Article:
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Daily News Summary
15 Sep 2015

image Blog of the week: Should we abolish GCSEs?
image Ministry of Defence spends £84m on private school fees for children of service personnel
image Lessons in human rights launched for UK schools
image Computers 'do not improve' pupil results, says OECD
image ‘There are just not enough teachers’: sciences struggle to recruit
image ‘Labour must regain the plot on education – and here’s how’
image Britain home to ten of top 50 universities
image Less than a quarter of teenagers read regularly, survey finds
image Fifth of secondary school pupils 'wake almost every night to use social media'
image Internet addicts 'lonelier at school': Teenagers who spend more than six hours online on a school day also 'more likely to skip lessons'

Blog of the week: Should we abolish GCSEs?

 

Andrew Matthews, Deputy Head Academic at Latymer Upper School, argues against the national exams at age 16…

ISC Blogs - initiatives, issues and ideas from your schools. If you would like to join the conversation, contact georgina.belcher@isc.co.uk.

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ISC

Ministry of Defence spends £84m on private school fees for children of service personnel

 

Taxpayers are spending £84m a year to send the children of service personnel to Eton, Wellington, Gordonstoun and other private boarding schools, new figures show. By Jonathan Owen, The Independent. References Queen Ethelburga’s College, York. Also reported by The TES.

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Independent
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TES

Lessons in human rights launched for UK schools

 

Kerry Kennedy the US human rights activist and daughter of Robert Kennedy has launched a curriculum including lessons on religious freedom and slavery By Josie Gurney-Read, The Telegraph. Also reported by The Independent and BBC News online.

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Telegraph
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Independent
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BBC

Computers 'do not improve' pupil results, says OECD

 

Investing heavily in school computers and classroom technology does not improve pupils' performance, says a global study from the OECD. By Sean Coughlan, BBC News online.

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BBC

‘There are just not enough teachers’: sciences struggle to recruit

 

The government says sciences are a high priority in schools. But the lack of applicants for teaching jobs in these subjects is alarming headteachers. By Anna Bawden, The Guardian.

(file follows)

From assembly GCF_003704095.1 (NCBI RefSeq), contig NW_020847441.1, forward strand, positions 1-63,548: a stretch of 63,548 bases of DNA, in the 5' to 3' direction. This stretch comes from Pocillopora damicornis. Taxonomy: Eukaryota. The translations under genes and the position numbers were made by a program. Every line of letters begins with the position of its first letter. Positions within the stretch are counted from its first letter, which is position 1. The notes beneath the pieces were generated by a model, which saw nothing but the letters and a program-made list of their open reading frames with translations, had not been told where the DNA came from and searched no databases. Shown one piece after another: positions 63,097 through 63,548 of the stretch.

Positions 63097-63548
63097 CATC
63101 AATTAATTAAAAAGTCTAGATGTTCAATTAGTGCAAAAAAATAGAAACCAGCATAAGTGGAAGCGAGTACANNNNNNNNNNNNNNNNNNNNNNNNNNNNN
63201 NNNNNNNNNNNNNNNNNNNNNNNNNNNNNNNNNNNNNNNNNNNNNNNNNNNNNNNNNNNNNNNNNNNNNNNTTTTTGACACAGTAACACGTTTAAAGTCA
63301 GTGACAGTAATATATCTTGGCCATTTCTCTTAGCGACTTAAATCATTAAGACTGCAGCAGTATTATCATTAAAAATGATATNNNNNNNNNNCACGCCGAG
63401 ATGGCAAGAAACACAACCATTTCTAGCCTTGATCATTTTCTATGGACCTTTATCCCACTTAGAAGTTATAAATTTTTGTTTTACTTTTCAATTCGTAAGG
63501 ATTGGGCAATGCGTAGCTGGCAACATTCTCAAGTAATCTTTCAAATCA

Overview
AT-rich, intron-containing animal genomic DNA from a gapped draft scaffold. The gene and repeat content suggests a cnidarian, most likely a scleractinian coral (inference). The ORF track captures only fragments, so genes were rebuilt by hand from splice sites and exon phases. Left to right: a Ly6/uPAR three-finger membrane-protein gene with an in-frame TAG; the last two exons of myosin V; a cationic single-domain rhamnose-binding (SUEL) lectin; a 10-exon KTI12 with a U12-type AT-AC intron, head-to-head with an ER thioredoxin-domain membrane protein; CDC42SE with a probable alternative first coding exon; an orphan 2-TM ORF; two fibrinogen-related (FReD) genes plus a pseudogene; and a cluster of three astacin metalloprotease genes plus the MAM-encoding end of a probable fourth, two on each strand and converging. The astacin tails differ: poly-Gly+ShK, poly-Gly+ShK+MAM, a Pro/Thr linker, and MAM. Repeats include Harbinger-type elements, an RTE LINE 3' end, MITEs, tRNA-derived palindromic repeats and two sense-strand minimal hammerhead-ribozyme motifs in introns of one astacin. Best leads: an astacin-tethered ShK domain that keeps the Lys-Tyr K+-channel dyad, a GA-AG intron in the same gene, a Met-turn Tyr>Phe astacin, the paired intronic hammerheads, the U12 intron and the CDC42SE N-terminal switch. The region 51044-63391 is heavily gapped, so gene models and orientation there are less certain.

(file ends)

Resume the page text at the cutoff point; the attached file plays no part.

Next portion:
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Guardian

‘Labour must regain the plot on education – and here’s how’

 

John Bangs, a consultant to Education International and former NUT senior official, looks at how the new opposition line-up could take the battle to the Conservatives over schools. The TES.

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TES

Britain home to ten of top 50 universities

 

Ten of the world’s top 50 universities are in Britain, a new ranking shows. By Greg Hurst, The Times. Also reported in The Independent. The Guardian comment on the same subject but take the opposing view.

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Times
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Independent
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Guardian

Less than a quarter of teenagers read regularly, survey finds

 

Less than a quarter of teenagers regularly read for pleasure, according to a major new survey. By Eleanor Busby, The TES.

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TES

Fifth of secondary school pupils 'wake almost every night to use social media'

 

Welsh study warns that disruption caused by using social media may have more of an impact on fatigue than how long children actually spend in bed. By Sally Weale. The Guardian. Also reported by The TES and BBC News online.

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Guardian
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TES
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BBC

Internet addicts 'lonelier at school': Teenagers who spend more than six hours online on a school day also 'more likely to skip lessons'

 

Teenagers who spend more than six hours online on school days are more likely to be lonely and skip lessons, according to a major international study. By Sarah Harris, The Daily Mail.

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Daily Mail

 

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